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Although the euro’s decline below 1.30 is attracting much of the attention in FX markets, it is actually the continuing surge in the dollar which ought to be generating just as much interest. The dollar index jumped to 80.5 yesterday, not that far from the high for the year recorded in the first few days of January.

Since the end of October, the dollar index is up by more than 7%, a very significant move for the world’s major reserve currency. Dollar demand over the past couple of months has been very pronounced for a number of different reasons. Video:

First, both investors and traders have been rushing to divert some of their euro exposure into the greenback, fearing Europe’s sovereign debt and banking crisis could actually result in the demise of the single currency and/or many of Europe’s largest banks.

Second, financial markets in Europe have completely seized up, making it exceedingly difficult for banks and companies to obtain funding. As a result, they have been forced to get funding in other currencies, principally the dollar.

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Third, the US dollar is  benefiting  from the improving economic fortunes being enjoyed in America, which contrast sharply with those of Europe where most economies are either already in or are directly heading for recession, and in Asia where growth is also slowing. On Tuesday, the Fed actually upgraded its economic forecast. As if to emphasise just how strong dollar-demand is right now, the ten-year note auction generated a bid/cover of 3.53 times, a very decent outcome. To be clear, the dollar is not just benefitting from euro-abandonment. The gold price has collapsed by another USD 150 this week as investors reduce their safe-haven bets on the precious metal in favour of the greenback. High-beta currencies such as the Aussie and the Indian rupee are suffering as well. It is little wonder the dollar is in such high demand. As we have been suggesting recently, these themes supporting the dollar could run on for some time to come.


More impetus for China-easing case. Almost on a daily basis, the case grows for Chinese policy officials to adopt an easier stance. M2 growth slowed to 12.7% YoY last month, the weakest for a decade. Also, the Conference Board claims that the risks of a deeper downturn in the world’s second largest economy have grown. And Xinhua news suggests that the annual planning meeting called the global economic outlook “very grim” and was targeting “relatively fast growth” for China next year. In addition, apparently the reference evident last year to prioritising the stabilisation of prices was omitted from the policy document this time around. In terms of how China shifts to an easier policy stance, the sensible course of action would be a gradual reduction in bank reserve requirements, tax cuts and lower government spending. Lower interest rates will come in time, but Beijing will be cautious lest the inflation genie re-emerge from the lamp again.

Sterling’s surge against the euro. In many respects it is surprising that it took so long. EUR/GBP has fallen sharply over recent days, finally breaching the 0.84 level for the first time since mid-February. Since late October, the pound has appreciated by almost 5% against the single currency. Of course, sterling is not alone in making decent gains against the euro – in the current quarter, for example, the Aussie is up by 7% while the Brazilian real has risen by more than 5%. As such, any attempt to portray the pound as strong would be misleading. It may have outperformed both the euro and the Swiss franc recently but is down against the dollar and is barely changed against the yen. For an economy with immense economic and financial challenges itself, sustained currency strength is the last thing it needs. It is also unlikely to occur, except perhaps against the euro.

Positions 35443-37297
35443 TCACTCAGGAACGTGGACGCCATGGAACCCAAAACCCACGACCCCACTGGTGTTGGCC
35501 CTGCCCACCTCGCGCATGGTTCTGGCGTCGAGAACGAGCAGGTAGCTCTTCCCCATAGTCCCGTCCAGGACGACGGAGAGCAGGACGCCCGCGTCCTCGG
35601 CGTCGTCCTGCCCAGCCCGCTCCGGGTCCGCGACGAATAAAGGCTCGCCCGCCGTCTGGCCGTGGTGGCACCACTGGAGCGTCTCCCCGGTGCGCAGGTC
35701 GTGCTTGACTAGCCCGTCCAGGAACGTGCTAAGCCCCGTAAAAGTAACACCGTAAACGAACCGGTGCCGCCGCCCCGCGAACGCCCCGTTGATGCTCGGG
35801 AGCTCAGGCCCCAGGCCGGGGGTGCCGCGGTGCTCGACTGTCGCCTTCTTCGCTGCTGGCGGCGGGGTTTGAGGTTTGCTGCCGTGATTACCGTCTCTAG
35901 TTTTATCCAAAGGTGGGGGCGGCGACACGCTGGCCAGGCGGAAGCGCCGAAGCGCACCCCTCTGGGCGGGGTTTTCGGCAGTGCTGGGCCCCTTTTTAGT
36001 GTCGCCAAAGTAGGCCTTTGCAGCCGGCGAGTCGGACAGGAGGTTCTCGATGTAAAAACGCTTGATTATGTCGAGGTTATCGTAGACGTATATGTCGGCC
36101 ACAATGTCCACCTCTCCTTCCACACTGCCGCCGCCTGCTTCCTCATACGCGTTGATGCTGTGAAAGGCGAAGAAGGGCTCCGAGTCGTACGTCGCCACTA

The growing SNB gamble. Yesterday’s Swiss data highlighted the dilemma the SNB is facing ahead of their quarterly policy meeting later today. Producer and import prices were down 0.8% MoM in November, with the annual rate falling further into negative territory from -1.8% to -2.4% YoY. This follows on from the latest CPI data, which showed prices declining -0.5% on an annual basis. The key question for the SNB is whether to alter the EUR/CHF floor from the current 1.20 level that was set back in September. As is not unusual for Switzerland, the domestic picture says one thing, whilst the international backdrop suggests another. Domestically at least, the need is pretty strong. Even beyond the anticipated cries from Swiss exporters (who have been fairly vocal), Switzerland has seen deflation take a grip over the past three months. Meanwhile, EUR/CHF has drifted down to  1.2360, having been as high as 1.2440 a week ago. The SNB achieved much with its first move back in September, not least from the surprise element and the boldness of it. The hurdle towards achieving the same this time around is naturally that bit higher, given that the balance of market positioning (markets having been long CHF back in September) will not be as supportive. Secondly, there is the impact on the domestic economy. Base money has rocketed since the start of the SNB’s move back in September, which creates new risks for the domestic economy that would be exacerbated by a move in the exchange rate-cap, particularly if defending it against a weakening euro becomes that much more difficult. There is still a decent chance that we see a move on the exchange rate cap, but there’s no doubting that the risks for the SNB are greater this time around.